She first saw him standing behind a rhodedendron in the grounds behind her parent's house, not far from her window. He was naked from the waist down, urinating with audible relief. As he turned around she gasped, never having seen a naked man before. He looked up, saw her face in the high window and screamed, running to hide behind his horse nearby.
He asked why she was in that room, with a barred window. She explained she was condemned to be captive for the rest of her life. Hearing this, and being a gentleman, he was outraged. Inside he was boyishly excited. A damsel to rescue...here was his change for fame, glory! But then he realised he had no trousers on.
"How can i get up there?"
"There's no stairway, I think it's been blocked off at both ends"
"But there's...a drainpipe! I will climb up to you"
"No, i'm fine, really! Listen..."
"Fear not, damsel"

With that, he took a running leap at the drainpipe stretching from ground to gutter. His penis adhered to the cast iron with a resounding 'chunnngg'. He bit his lip till blood drew, and then locked his arms around the pipe. Slowly, amid protests shouted from above, he hauled himself skywards.

He didn't reach her windowsill till past nightfall. He was panting, dizzy with exhaustion and pain. She took him under the arms and pulled him into her room. The last thing he saw was her face above his, her lips moving without sound.
As he came to, he moaned sleepily and tried to turn over. Agony shot through his body and he lay tense and rigid, waiting for it to subside. His penis was so painful it made him dizzy every time he shifted his weight.
...But he had made it all the way up the drainpipe. Three storeys on determination and magnetism alone. Why did he do it? The girl. The girl...

She watched him stir, and cry out in pain. She'd bandaged him up as best she could, given her embarassment (and honest facination with the man.) She'd washed his face and body, dressed his wounded limbs and genitals and wrapped him in her own sheets. Stupid boy. The rope she'd made was strong enough for her, she knew, but what about him? Now she would have to figure out a way to get them both down to ground level...

He sat up in the weak morning sunlight to see her sitting on the floor with her skirt up around her knees, facing away from him. He cleared his throat quietly. She looked over her shoulder at him, and he wondered if feigning sleep was a good idea. But then she rose, the hem of her dress dropping to the floor. He tore his eyes from the swirl of shin and petticoat and met hers. She blushed furiously.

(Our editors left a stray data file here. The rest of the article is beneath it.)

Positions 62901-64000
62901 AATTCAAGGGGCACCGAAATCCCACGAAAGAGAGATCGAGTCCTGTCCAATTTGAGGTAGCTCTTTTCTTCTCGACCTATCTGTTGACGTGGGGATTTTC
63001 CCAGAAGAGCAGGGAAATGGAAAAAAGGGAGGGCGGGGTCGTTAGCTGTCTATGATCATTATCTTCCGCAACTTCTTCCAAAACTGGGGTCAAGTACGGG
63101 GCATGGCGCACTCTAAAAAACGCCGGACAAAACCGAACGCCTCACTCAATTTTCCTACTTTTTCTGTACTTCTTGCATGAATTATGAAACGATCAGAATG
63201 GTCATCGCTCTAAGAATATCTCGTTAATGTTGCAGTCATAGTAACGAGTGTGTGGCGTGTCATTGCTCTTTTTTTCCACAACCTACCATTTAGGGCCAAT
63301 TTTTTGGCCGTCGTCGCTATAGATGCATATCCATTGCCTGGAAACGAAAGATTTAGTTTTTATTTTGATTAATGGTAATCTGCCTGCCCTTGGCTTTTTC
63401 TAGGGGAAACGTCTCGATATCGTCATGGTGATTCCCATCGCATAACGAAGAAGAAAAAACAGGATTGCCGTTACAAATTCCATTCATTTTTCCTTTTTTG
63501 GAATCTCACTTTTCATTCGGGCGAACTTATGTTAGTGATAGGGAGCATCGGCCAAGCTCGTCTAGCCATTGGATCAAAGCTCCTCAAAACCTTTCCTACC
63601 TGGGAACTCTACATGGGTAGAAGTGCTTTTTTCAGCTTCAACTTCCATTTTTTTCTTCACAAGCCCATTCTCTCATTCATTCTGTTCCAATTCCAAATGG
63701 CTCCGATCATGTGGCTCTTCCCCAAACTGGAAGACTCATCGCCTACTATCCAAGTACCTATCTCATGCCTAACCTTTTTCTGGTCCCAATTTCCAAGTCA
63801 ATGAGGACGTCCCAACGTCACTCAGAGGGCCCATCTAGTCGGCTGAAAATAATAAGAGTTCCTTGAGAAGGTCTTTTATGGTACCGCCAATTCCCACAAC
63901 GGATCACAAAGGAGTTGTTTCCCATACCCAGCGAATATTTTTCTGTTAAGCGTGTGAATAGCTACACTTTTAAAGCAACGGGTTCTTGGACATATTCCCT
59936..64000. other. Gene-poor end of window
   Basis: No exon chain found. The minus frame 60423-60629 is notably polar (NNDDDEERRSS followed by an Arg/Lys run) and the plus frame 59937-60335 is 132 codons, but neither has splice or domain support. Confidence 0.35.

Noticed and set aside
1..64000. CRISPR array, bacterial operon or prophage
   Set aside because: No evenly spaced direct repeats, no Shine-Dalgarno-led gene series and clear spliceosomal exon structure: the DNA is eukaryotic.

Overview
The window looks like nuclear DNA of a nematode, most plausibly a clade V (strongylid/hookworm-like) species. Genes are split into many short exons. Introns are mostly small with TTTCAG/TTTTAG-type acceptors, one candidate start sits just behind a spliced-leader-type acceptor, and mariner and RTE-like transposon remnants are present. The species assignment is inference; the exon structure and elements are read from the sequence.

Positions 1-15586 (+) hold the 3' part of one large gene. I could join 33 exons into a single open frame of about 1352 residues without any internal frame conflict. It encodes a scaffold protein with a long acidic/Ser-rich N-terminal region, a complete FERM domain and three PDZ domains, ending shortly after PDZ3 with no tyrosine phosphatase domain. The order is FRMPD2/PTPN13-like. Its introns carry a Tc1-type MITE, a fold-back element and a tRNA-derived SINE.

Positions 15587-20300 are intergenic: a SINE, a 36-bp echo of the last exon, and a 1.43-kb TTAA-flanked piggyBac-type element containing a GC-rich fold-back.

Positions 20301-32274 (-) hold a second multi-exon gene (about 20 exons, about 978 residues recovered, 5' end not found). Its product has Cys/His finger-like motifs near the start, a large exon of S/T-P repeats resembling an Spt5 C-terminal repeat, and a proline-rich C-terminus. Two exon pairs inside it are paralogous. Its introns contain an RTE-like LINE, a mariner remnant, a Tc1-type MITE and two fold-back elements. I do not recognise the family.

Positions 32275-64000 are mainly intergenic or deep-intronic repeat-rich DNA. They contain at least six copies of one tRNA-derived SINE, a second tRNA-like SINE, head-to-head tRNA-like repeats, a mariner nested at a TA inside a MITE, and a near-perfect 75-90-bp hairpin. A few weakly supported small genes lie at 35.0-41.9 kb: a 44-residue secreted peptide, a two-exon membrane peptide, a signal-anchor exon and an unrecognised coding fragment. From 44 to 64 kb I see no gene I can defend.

"Your dressings need changing. It's been a day"
"A day? How long have I been here?"
There was an awkward pause.
"My, uh, dressings?"
Suddenly she was at the side of the bed, her hands on his arm, grinning broadly.
"I feel like I should ask your permission, or something..."

The next four days passed comfortably and quickly. There was no lingering awkwardness between them, even after she'd explained that they were to escape using a rope knitted from her own abundant leg hair. Especially after he'd healed, and his bandages were removed. He'd leapt upon her, simply his way of making his reciprocal fascination clear.

The prospect of escape suddenly seemed one which could be ignored in the meantime...

fighting boredom in the workplace part II

continued collaboration with sookraj and ellie

#30. Starting with a birth certificate slowly steal a co-workers identity, supplying them with a second life as a gambling porn baron. After they have have had all their belongings repossessed, turn up at their court hearing to speak on behalf of the prosecution. They clearly have problems and you believe that prison will be the lesson to open their eyes.
#31. Put your hand in your pants (secretly). Now try to touch as many of your workmates possessions as you can. Allow yourself a smile when you see a colleague chewing on *that* pen.
#32. pour warm water onto people's swivel chairs when they're away from their desks
#33. get a pair of scissors, and crawl around the office slicing people's shoelaces. when questioned, tell them you are saving their souls.
#34. wear shorts to work. smear chocolate sauce all over your legs and lick at them throughout the day.
#35. throw your favourite mug into the air repeatedly, while singing 'I Wish It Could Be Christmas Every Day'. make no attempt to catch the mug.
#36. Can-can.
#37. Send all memos in the form of paper aeroplanes, the more extravagant the better.
#38. Buy a megaphone.
#39. Tell co-workers that email is the root of all evil (by email).
#40. Become inappropriately touchy-feely all of a sudden. Blame your parents.
#41. Join as many internet special-interest forums as physically possible. Embroidery, toby-jug collecting and yodelling should be of special note.
#42. Sit at your desk not moving or touching anything. When people ask what you're doing, tell them you're making virtual phone-calls.
#43. Send someone else into work in place of you. The next day act like nothing happened. See who cracks first.
#44. Demand to be paid by the hour. Every hour. ON the hour. In cash. In coppers.
#45. Learn Swahili. Practice at every available opportunity. If questioned, say you are the new cultural relations spokesperson. Report them.
#46. Create a shrine to Boris Johnson underneath your desk. Complete with incense, candles and life-size cardboard cut-outs.